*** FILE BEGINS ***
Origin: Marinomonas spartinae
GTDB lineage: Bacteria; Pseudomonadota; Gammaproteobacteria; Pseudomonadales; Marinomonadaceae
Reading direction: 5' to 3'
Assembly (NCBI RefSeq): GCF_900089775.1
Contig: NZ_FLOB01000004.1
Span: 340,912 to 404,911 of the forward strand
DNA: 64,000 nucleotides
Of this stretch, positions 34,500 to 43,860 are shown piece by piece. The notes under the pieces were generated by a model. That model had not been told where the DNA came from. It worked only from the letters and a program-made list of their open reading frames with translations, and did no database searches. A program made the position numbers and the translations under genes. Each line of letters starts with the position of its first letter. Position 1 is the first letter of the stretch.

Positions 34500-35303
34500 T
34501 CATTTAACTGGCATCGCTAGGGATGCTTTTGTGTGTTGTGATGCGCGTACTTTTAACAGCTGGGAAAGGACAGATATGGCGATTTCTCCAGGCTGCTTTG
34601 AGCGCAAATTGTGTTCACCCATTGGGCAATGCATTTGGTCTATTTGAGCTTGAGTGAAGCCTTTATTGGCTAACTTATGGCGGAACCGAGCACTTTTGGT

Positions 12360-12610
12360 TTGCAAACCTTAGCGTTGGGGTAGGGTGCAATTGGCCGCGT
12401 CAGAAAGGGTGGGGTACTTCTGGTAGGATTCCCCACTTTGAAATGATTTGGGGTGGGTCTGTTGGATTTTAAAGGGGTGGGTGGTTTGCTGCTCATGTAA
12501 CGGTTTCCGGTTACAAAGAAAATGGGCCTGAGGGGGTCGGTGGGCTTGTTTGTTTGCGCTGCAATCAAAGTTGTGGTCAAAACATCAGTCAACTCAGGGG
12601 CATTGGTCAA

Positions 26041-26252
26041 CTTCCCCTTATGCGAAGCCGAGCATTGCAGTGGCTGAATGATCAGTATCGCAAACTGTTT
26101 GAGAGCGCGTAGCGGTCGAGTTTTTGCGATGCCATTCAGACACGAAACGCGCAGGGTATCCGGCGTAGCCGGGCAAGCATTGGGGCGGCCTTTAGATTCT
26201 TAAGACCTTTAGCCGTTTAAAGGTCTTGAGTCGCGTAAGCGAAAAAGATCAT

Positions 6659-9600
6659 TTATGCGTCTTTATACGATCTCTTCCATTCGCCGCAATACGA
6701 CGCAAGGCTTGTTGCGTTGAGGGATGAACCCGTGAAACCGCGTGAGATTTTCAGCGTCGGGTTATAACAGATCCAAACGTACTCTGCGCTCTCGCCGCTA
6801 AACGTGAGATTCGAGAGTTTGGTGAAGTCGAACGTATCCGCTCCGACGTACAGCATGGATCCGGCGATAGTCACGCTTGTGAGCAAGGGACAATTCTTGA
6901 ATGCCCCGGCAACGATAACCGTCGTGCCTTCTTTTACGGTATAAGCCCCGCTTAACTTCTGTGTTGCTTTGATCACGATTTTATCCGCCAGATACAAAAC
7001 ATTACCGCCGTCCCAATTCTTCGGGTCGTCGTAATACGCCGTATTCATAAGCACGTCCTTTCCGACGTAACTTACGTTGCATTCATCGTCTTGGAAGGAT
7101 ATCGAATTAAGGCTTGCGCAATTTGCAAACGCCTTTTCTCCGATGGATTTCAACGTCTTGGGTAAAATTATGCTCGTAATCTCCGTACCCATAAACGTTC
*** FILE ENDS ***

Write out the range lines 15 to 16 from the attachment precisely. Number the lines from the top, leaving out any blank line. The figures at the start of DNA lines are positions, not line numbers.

12401 CAGAAAGGGTGGGGTACTTCTGGTAGGATTCCCCACTTTGAAATGATTTGGGGTGGGTCTGTTGGATTTTAAAGGGGTGGGTGGTTTGCTGCTCATGTAA
12501 CGGTTTCCGGTTACAAAGAAAATGGGCCTGAGGGGGTCGGTGGGCTTGTTTGTTTGCGCTGCAATCAAAGTTGTGGTCAAAACATCAGTCAACTCAGGGG